Today #AprilBlogaDay asked what is my passion project?
Before I answered, I took a look at what I really pour myself into at work and came up with personalized professional learning.


I am lucky. I am in a sweet spot for flexibility within my K12 district; I am not scheduled like a classroom teacher, and I am able to offer professional learning opportunities. And in fairness, my district doesn’t really call what we do “Personalized Professional Learning” however, that is what it really is.

My department offerings are really just that, offerings. In the past we have advertised these opportunities to double as re-certification credits, but we try to focus on offering professional learning and hope for voluntary participants who want to learn about the topics in which we feel competent enough to offer development any educator. Volunteers also have a different frame of mind entering a situation than those compelled to do so.

However, trainings performed at the request of building leaders are different. Many trainings strongly resemble the lecture, one-size-fits-all style of the teachers who came before us. Attendance is compulsory, advanced participants receive the same training as those not interested, the same training as those grading papers, the same training as those who chime in right before we ask them to try what we shared how they “really aren’t great with technology.” I always feel like not only am I wasting a great many of the participants time, but we are enabling a culture of “someone will come.”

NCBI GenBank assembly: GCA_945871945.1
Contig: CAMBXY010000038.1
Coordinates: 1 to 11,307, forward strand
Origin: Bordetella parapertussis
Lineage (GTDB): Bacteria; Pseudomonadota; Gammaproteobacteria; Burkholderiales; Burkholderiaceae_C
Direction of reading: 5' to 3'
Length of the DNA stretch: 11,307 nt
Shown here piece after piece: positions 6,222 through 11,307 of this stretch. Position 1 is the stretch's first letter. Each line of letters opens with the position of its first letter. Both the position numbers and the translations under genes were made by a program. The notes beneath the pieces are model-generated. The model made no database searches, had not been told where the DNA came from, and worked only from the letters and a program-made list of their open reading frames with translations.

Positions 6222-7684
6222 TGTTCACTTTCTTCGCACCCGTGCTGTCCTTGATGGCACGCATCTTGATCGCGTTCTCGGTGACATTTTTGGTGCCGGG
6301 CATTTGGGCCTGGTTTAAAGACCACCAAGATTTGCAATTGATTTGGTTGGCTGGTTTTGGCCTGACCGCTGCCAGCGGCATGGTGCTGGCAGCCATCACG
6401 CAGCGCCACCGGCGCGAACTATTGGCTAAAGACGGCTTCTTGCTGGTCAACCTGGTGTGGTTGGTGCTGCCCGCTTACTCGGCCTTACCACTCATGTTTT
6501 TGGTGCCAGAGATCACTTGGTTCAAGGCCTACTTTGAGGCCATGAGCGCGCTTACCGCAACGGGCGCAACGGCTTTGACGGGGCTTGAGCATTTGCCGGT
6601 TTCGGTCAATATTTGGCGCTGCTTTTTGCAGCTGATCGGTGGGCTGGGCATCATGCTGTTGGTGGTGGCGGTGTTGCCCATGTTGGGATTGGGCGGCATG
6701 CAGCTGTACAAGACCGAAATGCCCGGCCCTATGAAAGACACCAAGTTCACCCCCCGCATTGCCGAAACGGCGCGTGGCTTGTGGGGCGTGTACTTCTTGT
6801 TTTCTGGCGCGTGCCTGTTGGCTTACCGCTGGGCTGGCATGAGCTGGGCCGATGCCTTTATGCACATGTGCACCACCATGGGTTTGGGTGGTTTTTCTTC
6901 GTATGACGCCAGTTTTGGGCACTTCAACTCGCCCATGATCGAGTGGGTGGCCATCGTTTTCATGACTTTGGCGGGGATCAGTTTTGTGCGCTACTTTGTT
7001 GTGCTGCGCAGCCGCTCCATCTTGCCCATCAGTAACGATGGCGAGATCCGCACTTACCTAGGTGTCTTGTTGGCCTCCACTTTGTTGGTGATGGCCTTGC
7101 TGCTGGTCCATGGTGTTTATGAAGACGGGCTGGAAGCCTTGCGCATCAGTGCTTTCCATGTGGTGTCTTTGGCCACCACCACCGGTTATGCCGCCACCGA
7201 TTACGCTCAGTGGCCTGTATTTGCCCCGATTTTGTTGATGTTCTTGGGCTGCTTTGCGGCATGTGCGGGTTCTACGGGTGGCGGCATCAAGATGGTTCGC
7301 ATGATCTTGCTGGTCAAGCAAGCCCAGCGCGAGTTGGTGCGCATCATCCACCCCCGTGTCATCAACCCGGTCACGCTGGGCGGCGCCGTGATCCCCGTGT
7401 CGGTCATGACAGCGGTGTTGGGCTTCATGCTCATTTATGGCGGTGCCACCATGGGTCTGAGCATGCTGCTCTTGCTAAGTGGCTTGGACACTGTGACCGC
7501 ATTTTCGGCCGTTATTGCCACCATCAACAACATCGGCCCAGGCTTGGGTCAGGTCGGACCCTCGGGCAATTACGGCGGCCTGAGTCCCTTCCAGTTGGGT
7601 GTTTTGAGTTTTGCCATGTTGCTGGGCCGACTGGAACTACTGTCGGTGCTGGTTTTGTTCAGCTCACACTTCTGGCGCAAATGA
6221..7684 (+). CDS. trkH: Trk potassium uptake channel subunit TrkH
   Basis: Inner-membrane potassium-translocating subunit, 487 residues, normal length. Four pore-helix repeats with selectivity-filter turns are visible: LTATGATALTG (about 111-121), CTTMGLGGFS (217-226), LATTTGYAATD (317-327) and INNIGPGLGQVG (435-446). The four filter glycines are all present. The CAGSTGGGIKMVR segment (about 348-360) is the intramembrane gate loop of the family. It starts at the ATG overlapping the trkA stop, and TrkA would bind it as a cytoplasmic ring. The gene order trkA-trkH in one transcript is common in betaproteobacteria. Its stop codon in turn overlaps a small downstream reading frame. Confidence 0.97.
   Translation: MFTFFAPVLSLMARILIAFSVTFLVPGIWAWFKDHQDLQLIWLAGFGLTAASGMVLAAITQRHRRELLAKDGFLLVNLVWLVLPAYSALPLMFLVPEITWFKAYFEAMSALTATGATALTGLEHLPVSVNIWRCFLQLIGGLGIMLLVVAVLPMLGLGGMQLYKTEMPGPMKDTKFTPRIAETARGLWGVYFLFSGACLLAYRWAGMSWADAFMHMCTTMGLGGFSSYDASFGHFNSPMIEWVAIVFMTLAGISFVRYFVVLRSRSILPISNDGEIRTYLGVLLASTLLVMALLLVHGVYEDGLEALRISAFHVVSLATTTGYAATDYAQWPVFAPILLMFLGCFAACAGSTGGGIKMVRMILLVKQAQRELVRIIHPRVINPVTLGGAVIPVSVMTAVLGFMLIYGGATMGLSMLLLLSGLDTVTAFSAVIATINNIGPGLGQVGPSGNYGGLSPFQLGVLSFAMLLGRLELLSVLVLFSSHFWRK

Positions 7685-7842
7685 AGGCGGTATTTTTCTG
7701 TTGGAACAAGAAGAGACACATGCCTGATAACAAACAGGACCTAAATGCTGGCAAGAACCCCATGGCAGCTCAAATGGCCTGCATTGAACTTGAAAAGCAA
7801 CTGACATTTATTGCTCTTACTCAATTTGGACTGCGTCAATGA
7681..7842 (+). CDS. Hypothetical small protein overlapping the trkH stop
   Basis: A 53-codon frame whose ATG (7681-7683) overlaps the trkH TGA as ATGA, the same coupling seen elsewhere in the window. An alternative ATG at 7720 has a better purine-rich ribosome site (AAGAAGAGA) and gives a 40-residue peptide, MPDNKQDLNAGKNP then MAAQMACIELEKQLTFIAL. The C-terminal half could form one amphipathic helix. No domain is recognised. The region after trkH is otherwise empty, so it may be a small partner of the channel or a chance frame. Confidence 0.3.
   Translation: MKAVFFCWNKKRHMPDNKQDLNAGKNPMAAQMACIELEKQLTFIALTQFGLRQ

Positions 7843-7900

The disconnect between how we can predict people would enjoy learning and how we ask them to learn is consistent. It has been the same in all the places I have ever worked. What is different is the time we are living in right now; we have access to many more paths to our own professional learning, a personalized professional learning experience. It just takes someone to open our eyes to the possibilities.

I do my best to practice what I preach. My favorite personalized professional learning activities include: Twitter, EdCamps, MOOCs, and my reading/writing blogs. But more important to me is to open up possibilities before other interested educators. Because if you know teachers, you know they will spread the wealth and share with other like-minded teachers.Personalized Professional Learning

I am proud that this year my work group took a different approach to rolling out professional learning in conjunction with the launch of a new learning management system (LMS). We identified a group of early adopters which could adapt the new LMS rapidly and show results to the interested parties in the district. one-third to halfway through the school year we opened up self-nomination for round two early adopters, the response was overwhelming. Even if we did not have room enough to train this group we knew who they were. It was also a nice litmus test in a way – if teachers did not want to fill out a form maybe they really did not want to be part of the training. By second semester we had 34 media specialists (mandatory participants), early adopters groups one (20) and two (60) trained. We secured funding to offer every participant one substitute day to work as a group with others at their school to develop their proficiency in the LMS. We offered an optional training, open to anyone even outside those groups, which served 77 participants; 17 of those participants we not part of the previous groups. By the end of the school year we have identified teams at each of our 34 schools. Five schools do not have any one aside for the media specialist and six only have one other teacher aside from the media specialist; we have a plan in place for a July and September training for these groups respectively. This represents one way to personalize professional learning and while it does take a little more coordination it is more respectful and driven by the participants.

Our work group also facilitated a EdCamp for a portion of the elementary teachers in our district. I also lead a group of teachers through a MOOC. And I work with @ugaodawg who has been teaching educators about Twitter since I met him. I think I am doing my part in opening up the ways our profession can view personalized professional learning.